It will take 'a miracle' for Wisconsin man shot by police to walk again: family lawyer
Family of Black man shot by police calls for calm after a night of angry protest in Kenosha
The family attorney for a Black man shot by police in Kenosha, Wis., said Tuesday he is paralyzed and it would "take a miracle" for him to walk again.
Police were captured on cellphone video shooting Jacob Blake in the back on Sunday, igniting new protests over racial injustice in several cities, just three months after the death of George Floyd at the hands of Minneapolis police touched off a wider reckoning on race.
"They shot my son seven times, seven times, like he didn't matter," said Blake's father, who is also named Jacob Blake and who spoke to reporters alongside other family members and lawyers. "But my son matters. He's a human being and he matters."
The 29-year-old was in surgery, said attorney Ben Crump, adding that the bullets severed Blake's spinal cord and shattered his vertebrae.
Another family attorney said they would be filing a civil lawsuit against the police department over the shooting. Police have said little about what happened, other than that they were responding to a domestic dispute. The Wisconsin Department of Justice is investigating.
WATCH | Blake's father talks to reporters about his son:
Wisconsin Gov. Tony Evers declared a state of emergency and said 250 members of the Wisconsin National Guard would be active in Kenosha after protesters destroyed more than 30 businesses during a night of violence on Monday.
Blake's mother, Julia Jackson, said the damage in Kenosha does not reflect the feelings of her family and if her son could see it, he would be "very unpleased."
WATCH | Blake's mother talks about her son's first words to her after the shooting:
Anger over the shooting by police spilled into the streets of Kenosha for a second night Monday, with police again firing tear gas at hundreds of protesters who defied a curfew, threw bottles and shot fireworks at law enforcement guarding the courthouse.
The southeastern Wisconsin city became the nation's latest flashpoint in a summer of racial unrest after cellphone footage of police shooting Blake as he leaned into his SUV circulated widely on social media Sunday.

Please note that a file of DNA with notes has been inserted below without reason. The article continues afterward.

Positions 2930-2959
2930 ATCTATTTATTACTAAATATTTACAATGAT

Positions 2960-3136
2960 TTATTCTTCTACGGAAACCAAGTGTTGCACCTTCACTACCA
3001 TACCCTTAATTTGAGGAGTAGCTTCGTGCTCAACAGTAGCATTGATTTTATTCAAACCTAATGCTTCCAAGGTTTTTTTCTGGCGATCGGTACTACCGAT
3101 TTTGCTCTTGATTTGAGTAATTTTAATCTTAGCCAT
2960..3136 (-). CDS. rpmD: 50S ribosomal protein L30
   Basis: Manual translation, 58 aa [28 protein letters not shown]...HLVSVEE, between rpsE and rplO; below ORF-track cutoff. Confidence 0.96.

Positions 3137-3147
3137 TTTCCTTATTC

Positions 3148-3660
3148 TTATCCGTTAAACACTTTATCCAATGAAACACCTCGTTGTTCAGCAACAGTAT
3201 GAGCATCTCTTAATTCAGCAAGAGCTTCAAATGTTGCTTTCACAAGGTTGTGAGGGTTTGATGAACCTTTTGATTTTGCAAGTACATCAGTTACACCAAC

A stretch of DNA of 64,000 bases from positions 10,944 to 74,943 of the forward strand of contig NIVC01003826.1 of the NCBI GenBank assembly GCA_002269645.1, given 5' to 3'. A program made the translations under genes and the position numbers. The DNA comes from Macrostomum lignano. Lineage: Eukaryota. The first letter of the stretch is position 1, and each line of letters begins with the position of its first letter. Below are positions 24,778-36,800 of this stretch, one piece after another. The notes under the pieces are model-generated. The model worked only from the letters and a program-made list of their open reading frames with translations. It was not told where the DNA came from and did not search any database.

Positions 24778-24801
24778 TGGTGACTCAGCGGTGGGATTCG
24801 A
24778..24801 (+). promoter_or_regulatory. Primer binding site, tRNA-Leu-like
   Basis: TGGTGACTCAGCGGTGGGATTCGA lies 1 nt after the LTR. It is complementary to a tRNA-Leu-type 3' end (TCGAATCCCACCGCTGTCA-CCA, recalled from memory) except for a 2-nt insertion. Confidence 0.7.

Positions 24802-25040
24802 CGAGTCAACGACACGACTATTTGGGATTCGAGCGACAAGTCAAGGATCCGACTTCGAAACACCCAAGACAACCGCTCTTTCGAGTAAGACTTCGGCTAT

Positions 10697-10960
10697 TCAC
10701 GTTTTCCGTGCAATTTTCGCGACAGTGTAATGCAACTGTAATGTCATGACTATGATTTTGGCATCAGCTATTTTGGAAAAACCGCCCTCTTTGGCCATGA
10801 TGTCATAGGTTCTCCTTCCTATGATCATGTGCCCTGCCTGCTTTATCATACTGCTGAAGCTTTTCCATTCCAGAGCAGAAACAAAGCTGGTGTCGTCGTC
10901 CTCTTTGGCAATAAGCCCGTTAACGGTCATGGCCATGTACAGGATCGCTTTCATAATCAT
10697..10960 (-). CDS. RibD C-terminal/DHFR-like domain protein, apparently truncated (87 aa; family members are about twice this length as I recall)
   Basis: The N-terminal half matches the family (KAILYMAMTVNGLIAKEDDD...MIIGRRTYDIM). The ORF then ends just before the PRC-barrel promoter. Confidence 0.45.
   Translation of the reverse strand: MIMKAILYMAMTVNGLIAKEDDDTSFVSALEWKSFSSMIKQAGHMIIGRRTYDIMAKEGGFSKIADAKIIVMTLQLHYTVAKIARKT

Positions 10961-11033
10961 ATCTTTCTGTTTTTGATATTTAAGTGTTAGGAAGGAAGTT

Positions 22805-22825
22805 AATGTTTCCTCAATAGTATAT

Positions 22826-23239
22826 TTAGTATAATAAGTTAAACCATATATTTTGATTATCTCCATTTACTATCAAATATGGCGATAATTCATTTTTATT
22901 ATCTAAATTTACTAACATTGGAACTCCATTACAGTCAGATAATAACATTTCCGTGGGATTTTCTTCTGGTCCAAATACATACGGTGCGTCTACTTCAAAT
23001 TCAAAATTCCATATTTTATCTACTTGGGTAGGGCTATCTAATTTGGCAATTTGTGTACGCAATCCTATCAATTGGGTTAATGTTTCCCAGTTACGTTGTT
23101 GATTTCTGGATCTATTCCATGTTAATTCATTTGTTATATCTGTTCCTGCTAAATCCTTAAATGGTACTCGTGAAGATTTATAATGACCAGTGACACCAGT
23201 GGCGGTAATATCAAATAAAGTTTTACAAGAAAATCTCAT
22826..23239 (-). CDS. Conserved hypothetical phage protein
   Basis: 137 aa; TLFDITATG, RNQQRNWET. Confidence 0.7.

Three of the younger Blake's sons — ages 3, 5 and 8 — were in the car at the time of the shooting, Crump said, noting it was the 8-year-old's birthday.
Blake's father is slated to speak at a March on Washington commemoration on Friday organized by the Rev. Al Sharpton. His father and the victim's grandfather, Jacob Blake Sr., was a prominent minister and civil rights leader in the Chicago area in the 1960s.
Calls for peaceful protest
Evers called for protesters to be peaceful, a message echoed by Blake's family.
"We cannot allow the cycle of systemic racism and injustice to continue," said Evers, who is facing mounting pressure from Republicans over his handling of the unrest that has followed the shooting. "We also cannot continue going down this path of damage and destruction."
Police first fired tear gas Monday about 30 minutes after the 8 p.m. curfew took effect to disperse protesters, who chanted, "No justice, no peace" as they confronted a line of officers who wore protective gear and stood shoulder-to-shoulder in front of the courthouse entrance.
But hundreds of people stuck around, screaming at police and lighting fires, also setting fire to a garbage truck near the courthouse.
Police in the former auto manufacturing centre of 100,000 people midway between Milwaukee and Chicago said they were responding to a call about a domestic dispute when they encountered Blake on Sunday.
They did not say whether Blake was armed or why police opened fire. They released no details on the dispute, and they did not immediately disclose the race of the three officers at the scene.